Unlocking Opportunities: Diving into the Nursing Profession

Unlocking Opportunities: Diving into the Nursing Profession

Nursing is a critically important occupation within healthcare facilities. It is a field that offers a broad variety of pathways for nurses with the correct credentials and qualifications. It is a much more diverse profession than meets the eye and allows new students, or nurses looking to further develop their skills, many tertiary educational options. With the shortage of nurses globally, this is a great occupation to study as nurses are in high demand.

This article aims to shed light on the different levels of nursing qualifications and what each level can expect salary-wise. Furthermore, the aim is to dig deeper into understanding if nurses truly are in such high demand and what the reasons for that could be and to finish off, outline versatile workplaces that nurses can look forward to.

Studying to Become a Nurse

There are a variety of courses and degrees available to budding new nurses and nurses looking for further education. Nursing requirements vary among different states, so nursing programs available in Florida will be slightly different from the ones offered in Virginia for example. There are, however, different nursing levels that bear the same name and title within most states but simply have small entry requirement differences. To outline the starting process to the highest form of nursing education, please see below: 

  • ABSN: This stands for the Accelerated Bachelor of Science in Nursing. It is a program that fast-tracks its participants and turns a customary 4-year program into 12 – 24 months. The workload is much more intense during the ABSN as it is known to not lose any quality, so you have to learn exactly what you would learn in 4 years in 12 – 24 months. 
  • DN: This is known as a Diploma in Nursing. It is often a 2 years course that equips its students with all the vital information to care for patients and assist nurses with higher credentials. After completing a DN you are often considered an LPN, which is a Licensed Practical Nurse.
  • ADN: Meaning an Associate Degree in Nursing. This usually takes approximately two years.
  • BSN: A Bachelor of Science in Nursing and the duration of this is usually 4 years. Through this degree, nurses become Registered Nurses (RN) and would be in charge of LPN’s for example. 
  • MSN: This stands for the Master of Science in Nursing. This degree is known to take a further 4 years and allows its participants to expand on their knowledge achieved in an ABSN, DA or BA in nursing.
  • DNP: The highest form of education is receiving a doctorate which in this case can be a Doctor of Nursing Practice. This is often a study attended by nurses part-time combining work and studies. The study itself usually takes 3 – 4 years, however, combined with work it can take up to 7 years, depending on how much free time the student has available to invest.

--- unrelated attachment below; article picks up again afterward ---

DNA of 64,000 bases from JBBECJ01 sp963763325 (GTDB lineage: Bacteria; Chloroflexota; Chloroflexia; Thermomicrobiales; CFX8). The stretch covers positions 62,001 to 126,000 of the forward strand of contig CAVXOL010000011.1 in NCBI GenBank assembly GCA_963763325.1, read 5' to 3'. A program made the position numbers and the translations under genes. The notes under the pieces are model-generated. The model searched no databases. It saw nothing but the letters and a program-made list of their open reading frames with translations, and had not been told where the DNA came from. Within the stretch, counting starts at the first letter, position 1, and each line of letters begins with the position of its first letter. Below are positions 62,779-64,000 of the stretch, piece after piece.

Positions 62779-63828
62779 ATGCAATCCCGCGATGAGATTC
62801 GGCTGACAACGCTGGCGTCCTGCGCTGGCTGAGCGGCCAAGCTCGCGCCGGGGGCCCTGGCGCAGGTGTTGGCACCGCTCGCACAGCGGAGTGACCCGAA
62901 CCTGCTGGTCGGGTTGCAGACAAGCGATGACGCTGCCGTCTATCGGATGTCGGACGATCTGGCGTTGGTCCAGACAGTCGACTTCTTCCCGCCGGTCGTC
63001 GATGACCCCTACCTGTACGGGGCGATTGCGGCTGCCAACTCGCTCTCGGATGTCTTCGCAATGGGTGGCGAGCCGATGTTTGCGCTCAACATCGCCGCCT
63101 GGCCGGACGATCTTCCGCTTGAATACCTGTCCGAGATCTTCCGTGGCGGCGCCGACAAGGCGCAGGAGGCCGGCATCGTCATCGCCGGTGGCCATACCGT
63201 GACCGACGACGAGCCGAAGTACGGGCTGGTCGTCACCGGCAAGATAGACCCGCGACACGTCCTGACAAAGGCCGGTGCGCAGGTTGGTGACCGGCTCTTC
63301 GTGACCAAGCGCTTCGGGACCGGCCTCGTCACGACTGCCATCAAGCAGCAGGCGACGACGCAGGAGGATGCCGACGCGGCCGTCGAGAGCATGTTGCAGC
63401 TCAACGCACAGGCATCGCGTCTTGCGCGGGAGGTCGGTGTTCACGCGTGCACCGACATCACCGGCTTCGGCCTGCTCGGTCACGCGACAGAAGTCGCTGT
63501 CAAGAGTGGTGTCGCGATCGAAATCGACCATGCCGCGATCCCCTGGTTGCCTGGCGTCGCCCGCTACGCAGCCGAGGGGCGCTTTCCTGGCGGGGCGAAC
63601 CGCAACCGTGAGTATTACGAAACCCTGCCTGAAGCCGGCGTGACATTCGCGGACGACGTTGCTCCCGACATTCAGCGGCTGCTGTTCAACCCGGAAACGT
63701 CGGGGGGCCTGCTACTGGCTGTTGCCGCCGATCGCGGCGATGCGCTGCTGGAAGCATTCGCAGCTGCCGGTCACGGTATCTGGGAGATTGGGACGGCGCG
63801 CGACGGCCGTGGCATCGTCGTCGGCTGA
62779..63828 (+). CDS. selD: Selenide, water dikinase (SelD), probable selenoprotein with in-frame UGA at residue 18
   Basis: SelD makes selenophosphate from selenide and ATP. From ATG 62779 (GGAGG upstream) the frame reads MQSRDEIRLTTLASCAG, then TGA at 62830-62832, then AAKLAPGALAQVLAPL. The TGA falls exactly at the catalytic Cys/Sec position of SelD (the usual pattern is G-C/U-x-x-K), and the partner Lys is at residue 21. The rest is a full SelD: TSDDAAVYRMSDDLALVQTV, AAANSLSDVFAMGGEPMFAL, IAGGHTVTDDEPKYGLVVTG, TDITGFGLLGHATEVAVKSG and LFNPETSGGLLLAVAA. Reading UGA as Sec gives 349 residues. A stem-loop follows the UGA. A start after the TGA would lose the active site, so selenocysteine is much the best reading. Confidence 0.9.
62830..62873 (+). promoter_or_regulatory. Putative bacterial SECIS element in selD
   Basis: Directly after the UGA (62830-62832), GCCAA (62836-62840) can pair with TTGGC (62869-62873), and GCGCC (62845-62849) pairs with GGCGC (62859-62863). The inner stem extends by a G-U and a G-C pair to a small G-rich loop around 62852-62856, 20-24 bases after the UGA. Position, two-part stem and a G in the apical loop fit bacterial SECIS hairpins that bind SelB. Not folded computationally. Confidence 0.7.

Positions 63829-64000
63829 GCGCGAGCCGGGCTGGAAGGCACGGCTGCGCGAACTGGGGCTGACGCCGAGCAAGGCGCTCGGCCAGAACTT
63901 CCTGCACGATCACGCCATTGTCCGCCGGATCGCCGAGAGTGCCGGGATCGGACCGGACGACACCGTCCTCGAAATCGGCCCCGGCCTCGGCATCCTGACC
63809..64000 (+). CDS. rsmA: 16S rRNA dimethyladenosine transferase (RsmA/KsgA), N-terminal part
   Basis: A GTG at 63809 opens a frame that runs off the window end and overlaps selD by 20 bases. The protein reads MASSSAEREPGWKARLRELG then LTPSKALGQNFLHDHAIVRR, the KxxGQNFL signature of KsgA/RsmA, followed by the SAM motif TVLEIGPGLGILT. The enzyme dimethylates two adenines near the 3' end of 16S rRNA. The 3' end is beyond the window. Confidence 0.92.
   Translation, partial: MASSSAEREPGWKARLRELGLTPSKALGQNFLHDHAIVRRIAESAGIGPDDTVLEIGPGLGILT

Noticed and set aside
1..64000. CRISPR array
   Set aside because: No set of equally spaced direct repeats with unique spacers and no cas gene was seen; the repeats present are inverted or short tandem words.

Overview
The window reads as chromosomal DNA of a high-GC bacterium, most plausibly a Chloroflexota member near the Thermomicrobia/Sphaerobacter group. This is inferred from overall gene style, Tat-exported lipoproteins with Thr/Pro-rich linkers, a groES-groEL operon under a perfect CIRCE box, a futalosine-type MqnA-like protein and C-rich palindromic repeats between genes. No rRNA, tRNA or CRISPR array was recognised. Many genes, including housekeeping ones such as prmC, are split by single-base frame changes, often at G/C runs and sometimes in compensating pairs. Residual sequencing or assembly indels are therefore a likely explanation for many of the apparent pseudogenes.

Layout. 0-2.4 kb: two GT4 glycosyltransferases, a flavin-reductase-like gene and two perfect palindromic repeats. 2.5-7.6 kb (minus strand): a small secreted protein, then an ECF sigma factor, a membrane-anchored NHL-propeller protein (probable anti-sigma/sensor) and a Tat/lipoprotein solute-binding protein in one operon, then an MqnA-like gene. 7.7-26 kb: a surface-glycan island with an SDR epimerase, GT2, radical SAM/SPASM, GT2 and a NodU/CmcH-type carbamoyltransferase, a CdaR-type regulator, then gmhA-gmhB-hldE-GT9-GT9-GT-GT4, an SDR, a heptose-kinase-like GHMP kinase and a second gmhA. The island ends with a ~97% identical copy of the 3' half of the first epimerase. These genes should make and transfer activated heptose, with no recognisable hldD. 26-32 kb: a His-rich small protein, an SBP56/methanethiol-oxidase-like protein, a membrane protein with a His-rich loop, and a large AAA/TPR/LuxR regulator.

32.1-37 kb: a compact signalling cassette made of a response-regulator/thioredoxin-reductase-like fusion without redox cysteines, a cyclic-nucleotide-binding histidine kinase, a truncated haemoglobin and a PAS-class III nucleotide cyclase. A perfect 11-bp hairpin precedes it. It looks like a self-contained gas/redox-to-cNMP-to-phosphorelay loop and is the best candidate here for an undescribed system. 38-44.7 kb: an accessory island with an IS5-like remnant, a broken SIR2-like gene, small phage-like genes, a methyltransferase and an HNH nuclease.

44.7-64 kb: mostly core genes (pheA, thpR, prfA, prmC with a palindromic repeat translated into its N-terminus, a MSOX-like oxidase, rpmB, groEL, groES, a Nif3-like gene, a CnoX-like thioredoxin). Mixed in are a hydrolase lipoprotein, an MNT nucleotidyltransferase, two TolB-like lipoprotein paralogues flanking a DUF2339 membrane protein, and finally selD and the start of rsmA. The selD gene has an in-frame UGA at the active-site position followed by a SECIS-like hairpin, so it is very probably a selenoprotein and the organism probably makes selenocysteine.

Average Salary of a Nurse

Salaries often differ by state, meaning that your location makes a difference in salary. However, the average hourly wage for a nurse across the U.S. is estimated at $43.46 per hour. It starts a bit lower if you’re coming into the field with no experience. This also depends on the level of education you have. Below is a general indication of what an hourly wage with different years of work experience could look like:

  • $39.19 per hour with less than a year of experience.
  • $42.12 per hour with 1 – 2 years worth of experience.
  • $44.21 per hour with 3 – 5 years worth of experience.
  • $45.81 per hour with 5 – 8 years worth of experience.
  • $51.22 per hour with 10+ years worth of experience.

Are Nurses in High Demand?

Absolutely! Nurses play an important role in healthcare facilities. The World Health Organization (WHO) estimates that people over the age of 60 years and older are set to double in numbers by 2050. This means that there will be double the amount of elderly needing care in potentially fragile states, which is where nurses can step in. Patients in vulnerable states such as these require constant observation and attention, which is time-consuming and labor-intensive.

Adding to this, the complexities of medical procedures and operations have increased, therefore more nurses are needed in the operating rooms and for the patient’s recovery period. Whilst technology has affected how surgeons operate, nurses are still vital members of the operating team and offer great assistance.

Workplaces for Nurses

There are a variety of workplaces for nurses. Depending on the type of nurse they want to be, whether it’s a cardiac nurse or a pediatric nurse, workplaces are plenty. 

Nurses can work in hospitals, old-age homes, private practices, schools, colleges, doctors offices and the list goes on. The point is that there is not a shortage of healthcare facilities looking for knowledgeable and able nurses.


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Written by Catie Moore

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